Dutch Oven Corned Beef boiled and baked in salted caramel whiskey is the best start you can give your Corned Beef and Cabbage Boiled Dinner. Slightly smokey, slightly sweet, and the right amount of saltiness will have you convinced that this is the best way to cook corned beef.
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- Purchasing corned beef
- Corned beef from scratch
- What spices are in the corned beef packet
- How to prep corned beef
- How to cook corned beef
- Quick Tips for Corned Beef
- What to do with corned beef
- How to store leftovers
- What to serve with corned beef
Purchasing corned beef
When purchasing corned beef you can buy the pre-packaged corned beef that has been brined in a salt-water solution with seasoning in tack, or create it from scratch. Note that the pre-packaged corned beef is not available all year long in some areas. Knowing how to do this from scratch to fulfill a summer-time hankering for a boiled dinner, will find you well prepared to feed a crowd.
Corned beef from scratch
When we say from scratch, we mean not pre-packaged with spices. For this you’ll need to create your own spice combination (see below) and purchase a beef brisket. Look for a brisket with a large amount of marbling or a thick layer of fat on the top or bottom.
What spices are in the corned beef packet
- Bay Leaves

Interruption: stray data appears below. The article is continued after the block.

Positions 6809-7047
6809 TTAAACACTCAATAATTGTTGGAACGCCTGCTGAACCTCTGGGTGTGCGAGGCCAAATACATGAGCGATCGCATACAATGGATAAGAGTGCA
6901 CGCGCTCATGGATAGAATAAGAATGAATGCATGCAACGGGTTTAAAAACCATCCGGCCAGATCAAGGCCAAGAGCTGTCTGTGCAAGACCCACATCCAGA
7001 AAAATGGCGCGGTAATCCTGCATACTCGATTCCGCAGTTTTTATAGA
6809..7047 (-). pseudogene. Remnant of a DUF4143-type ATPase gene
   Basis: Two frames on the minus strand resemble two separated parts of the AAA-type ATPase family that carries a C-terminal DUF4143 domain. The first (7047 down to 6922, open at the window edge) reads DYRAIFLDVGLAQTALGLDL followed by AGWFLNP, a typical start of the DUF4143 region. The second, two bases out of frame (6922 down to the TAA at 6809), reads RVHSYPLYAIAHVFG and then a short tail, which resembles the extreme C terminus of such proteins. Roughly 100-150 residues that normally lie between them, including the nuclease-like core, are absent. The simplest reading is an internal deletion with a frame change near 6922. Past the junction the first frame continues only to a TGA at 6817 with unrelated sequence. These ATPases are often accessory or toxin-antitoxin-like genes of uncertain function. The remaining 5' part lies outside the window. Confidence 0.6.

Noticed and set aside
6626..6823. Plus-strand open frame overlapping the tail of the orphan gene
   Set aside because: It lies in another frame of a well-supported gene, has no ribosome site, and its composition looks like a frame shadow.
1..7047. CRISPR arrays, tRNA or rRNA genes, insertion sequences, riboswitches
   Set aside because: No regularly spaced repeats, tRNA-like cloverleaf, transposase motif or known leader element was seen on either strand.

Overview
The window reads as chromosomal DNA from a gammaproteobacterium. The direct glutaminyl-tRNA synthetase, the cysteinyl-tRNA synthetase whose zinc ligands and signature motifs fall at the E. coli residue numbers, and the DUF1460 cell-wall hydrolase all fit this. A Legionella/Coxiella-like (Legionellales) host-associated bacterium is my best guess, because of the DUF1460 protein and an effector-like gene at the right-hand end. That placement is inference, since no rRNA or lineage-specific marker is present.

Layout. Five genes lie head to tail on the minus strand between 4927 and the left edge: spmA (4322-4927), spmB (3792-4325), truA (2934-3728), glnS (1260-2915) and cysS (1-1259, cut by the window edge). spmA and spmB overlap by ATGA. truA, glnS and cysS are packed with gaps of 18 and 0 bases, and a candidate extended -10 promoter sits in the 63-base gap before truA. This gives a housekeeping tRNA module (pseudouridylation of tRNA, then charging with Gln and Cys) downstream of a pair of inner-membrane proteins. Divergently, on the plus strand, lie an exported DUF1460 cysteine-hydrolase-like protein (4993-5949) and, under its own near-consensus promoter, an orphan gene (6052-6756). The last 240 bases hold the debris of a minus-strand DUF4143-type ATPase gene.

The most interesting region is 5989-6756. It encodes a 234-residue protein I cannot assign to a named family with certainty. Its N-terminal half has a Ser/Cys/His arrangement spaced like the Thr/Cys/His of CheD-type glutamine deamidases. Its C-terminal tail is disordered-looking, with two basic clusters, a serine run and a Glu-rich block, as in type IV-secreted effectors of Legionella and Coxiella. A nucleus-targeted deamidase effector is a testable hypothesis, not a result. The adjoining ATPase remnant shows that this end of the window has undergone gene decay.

- Red Pepper Flakes
- Anise Seeds
- Mustard Seeds
Find an easy and delicious recipe for homemade corned beef seasoning here.
How to make it your own
While I did use the seasoning packet that came with my beef brisket, I also took the opportunity to make it my own by adding a generous amount of cinnamon, two bay leaves, some salted caramel whiskey, and beef broth for extra flavor.
How to prep corned beef
Do you have to clean corned beef prior to cooking?
Yes and no. You do not have to rinse the corned beef. However, doing so will remove excess salt and clean it of the liquid it was packaged in. Personally, I give it a quick rinse with cold water and pat dry with papertowels before proceeding.
Can you cook from frozen?
If you purchased a corned beef last season, remove it from the freezer and allow it to de-thaw in the refrigerator for 24 hours, then rest on the counter for about 1 hour to come to room temperature. This will help excess water and moisture to drain, as well as cook much more tenderly. You also NEVER want to put a frozen piece of meat into a hot piece of cast iron. Thermal shock is one way to ruin your cast iron forever.
How to cook corned beef
Once removed from the packaging, dry with paper towels, and place the brisket on a bed of wedged yellow onions. Use the seasoning packet provided to sprinkle liberally over the thick fat portion of the brisket. This will be the top of the brisket when adding to the dutch oven. As the brisket slow-cooks in the dutch oven, the fat ontop and the marbling will start to “melt” keeping the meat tender and juicy.